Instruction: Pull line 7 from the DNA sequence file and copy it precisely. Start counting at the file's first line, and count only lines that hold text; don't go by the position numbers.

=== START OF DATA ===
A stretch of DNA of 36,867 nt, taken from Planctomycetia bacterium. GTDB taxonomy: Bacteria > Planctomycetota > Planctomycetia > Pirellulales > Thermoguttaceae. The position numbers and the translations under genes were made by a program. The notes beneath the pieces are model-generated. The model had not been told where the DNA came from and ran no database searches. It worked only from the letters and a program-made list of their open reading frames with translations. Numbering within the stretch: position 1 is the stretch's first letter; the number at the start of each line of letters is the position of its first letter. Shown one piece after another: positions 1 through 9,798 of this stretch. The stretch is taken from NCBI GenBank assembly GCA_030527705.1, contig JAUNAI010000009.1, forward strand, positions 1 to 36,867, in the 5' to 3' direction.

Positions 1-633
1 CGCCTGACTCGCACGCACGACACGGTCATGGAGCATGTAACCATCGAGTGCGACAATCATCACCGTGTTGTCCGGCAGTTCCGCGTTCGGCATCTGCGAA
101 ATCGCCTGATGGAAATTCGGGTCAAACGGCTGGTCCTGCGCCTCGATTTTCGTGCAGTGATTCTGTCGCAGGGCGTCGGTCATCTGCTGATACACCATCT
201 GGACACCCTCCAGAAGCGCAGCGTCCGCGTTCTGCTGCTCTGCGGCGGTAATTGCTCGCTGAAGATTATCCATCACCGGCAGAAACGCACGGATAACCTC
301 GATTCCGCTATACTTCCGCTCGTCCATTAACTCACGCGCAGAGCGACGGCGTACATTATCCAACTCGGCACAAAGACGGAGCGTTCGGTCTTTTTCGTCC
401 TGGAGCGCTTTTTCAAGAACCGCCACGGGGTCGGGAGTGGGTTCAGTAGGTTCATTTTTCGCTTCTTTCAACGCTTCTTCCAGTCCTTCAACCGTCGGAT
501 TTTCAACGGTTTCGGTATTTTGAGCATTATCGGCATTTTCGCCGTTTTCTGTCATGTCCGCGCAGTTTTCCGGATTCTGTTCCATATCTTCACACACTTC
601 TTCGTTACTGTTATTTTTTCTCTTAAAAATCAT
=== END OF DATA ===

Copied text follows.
401 TGGAGCGCTTTTTCAAGAACCGCCACGGGGTCGGGAGTGGGTTCAGTAGGTTCATTTTTCGCTTCTTTCAACGCTTCTTCCAGTCCTTCAACCGTCGGAT